Well, since I bothered to rant about how hideous the box-of-gauges looks, at least let’s look at what it houses. For starters, there’s the odometer which redlines at 6,500 rpm. The tachometer is to the right and then there are two more gauges further to the right. There’s the oil level gauge with the fuel gauge just below. To the left, there’s a group of smaller dials. They tell you about your oil pressure, oil temperature, water temperature and how well the battery’s doing. All on a blue background and from behind a glass that must be annoying when the odd reflection hits it.
The center panel of the dash, which is otherwise covered in tan leather, features a slab of briarwood For some reason, Maserati decided that some tacky plastic buttons and A/C vents would look good on the Briarwood backdrop so you’re stuck with that awkward combination of luxury and your average Toyota Corolla from the ’80s in terms of the materials used. Yes, I’ve said that the car is lavish on the interior but I guess Maserati had to cut corners somewhere. The Maserati name is spelled in black lettering on the passenger side next to the side vent.
The center column is wide and hosts the knobs for the A/C and the radio cassette player.
Just aft of the gear shifter there are the buttons that control the seats. The shifter itself has an elongated knob and is short since it sprouts right up out of the center column. The column continues backwards with an armrest that ends at the rear with the A/C controls for the lucky folks who sit on the huge back seat.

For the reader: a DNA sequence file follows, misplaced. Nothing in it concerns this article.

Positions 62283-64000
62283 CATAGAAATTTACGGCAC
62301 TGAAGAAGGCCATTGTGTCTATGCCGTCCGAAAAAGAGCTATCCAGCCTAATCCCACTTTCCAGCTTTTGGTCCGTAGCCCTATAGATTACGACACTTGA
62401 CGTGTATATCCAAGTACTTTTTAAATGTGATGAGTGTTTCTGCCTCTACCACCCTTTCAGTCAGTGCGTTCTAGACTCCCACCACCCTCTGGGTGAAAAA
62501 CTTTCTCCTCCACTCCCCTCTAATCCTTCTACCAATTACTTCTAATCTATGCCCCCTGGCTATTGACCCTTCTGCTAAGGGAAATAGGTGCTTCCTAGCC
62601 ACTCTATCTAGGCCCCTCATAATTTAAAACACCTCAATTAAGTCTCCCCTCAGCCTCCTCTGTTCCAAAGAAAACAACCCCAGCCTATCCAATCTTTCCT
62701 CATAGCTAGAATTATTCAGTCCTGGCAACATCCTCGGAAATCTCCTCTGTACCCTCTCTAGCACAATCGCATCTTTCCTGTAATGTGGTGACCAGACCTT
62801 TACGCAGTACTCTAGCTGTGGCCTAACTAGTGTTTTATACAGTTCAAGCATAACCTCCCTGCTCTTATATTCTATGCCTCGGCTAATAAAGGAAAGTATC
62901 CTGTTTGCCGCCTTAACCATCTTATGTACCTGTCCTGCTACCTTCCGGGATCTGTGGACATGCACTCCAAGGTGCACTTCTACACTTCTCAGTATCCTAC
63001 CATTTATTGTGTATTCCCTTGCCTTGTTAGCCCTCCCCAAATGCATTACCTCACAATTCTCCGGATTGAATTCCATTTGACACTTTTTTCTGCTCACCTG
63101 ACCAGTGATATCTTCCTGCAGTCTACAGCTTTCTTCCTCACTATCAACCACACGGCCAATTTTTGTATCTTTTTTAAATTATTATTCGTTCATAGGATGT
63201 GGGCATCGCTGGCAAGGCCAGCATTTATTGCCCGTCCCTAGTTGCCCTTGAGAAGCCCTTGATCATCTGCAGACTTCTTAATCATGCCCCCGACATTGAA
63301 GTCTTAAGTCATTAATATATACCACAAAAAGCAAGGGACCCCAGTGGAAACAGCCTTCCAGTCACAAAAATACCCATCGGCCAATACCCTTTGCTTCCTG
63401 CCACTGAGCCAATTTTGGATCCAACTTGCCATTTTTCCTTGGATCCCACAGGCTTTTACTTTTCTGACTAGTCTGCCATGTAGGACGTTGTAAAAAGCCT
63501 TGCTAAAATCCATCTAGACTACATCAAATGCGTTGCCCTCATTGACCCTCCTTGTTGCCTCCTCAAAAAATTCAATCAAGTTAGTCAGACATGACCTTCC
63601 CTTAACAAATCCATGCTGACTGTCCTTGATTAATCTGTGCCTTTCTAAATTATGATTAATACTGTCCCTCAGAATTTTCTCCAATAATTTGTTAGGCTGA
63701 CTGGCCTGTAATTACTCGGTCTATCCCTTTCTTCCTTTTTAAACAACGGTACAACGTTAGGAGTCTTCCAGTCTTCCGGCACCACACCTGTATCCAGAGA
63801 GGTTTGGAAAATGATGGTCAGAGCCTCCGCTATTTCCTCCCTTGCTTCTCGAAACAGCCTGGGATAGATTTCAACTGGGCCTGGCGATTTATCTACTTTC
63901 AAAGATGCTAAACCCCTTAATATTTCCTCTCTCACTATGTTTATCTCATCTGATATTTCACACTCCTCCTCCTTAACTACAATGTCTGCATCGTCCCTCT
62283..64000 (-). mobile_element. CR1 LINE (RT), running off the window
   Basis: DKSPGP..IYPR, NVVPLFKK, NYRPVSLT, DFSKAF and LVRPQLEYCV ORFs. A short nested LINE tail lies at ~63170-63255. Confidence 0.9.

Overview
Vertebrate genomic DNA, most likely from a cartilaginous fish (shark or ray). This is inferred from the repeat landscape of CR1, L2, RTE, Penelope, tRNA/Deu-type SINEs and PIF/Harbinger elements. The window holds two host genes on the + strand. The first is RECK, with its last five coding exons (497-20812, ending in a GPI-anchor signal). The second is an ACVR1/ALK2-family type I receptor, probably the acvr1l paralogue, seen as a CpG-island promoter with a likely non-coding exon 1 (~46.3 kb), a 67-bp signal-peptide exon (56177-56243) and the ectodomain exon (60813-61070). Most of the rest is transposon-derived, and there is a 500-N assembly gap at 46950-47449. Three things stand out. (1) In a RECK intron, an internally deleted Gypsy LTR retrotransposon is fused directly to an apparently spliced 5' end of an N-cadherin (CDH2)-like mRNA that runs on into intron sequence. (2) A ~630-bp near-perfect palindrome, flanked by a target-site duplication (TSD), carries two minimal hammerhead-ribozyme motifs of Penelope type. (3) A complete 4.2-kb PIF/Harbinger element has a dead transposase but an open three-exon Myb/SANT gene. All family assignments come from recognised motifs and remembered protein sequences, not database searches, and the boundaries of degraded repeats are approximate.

The seats on this car are comfortable although you can’t say they offer the best in terms of side support. The sofa-like rear seat can seamlessly host three adults.
1979 Maserati Quattroporte III Drivetrain
- Offered with either a 4.1-liter V-8 or a 4.9-liter V-8
- The only manual transmission was from ZF while the automatic gearboxes came from either Borg Warner or Chrysler
- It not only had a top speed of 155 mph but could also stop quickly thanks to the use of ventilated discs on all four corners
The Maserati Quattroporte III came with a choice of two engines: a bigger 4.9-liter V-8 and a smaller 4.1-liter unit with the same amount of cylinders placed in a 90-degree V. The 4.1-liter DOHC 16-valve engine develops 252 horsepower at 6,000 rpm and 290 pound-feet of torque at 3,800 rpm. It’s fed by four Weber 42 DCNF carburetors.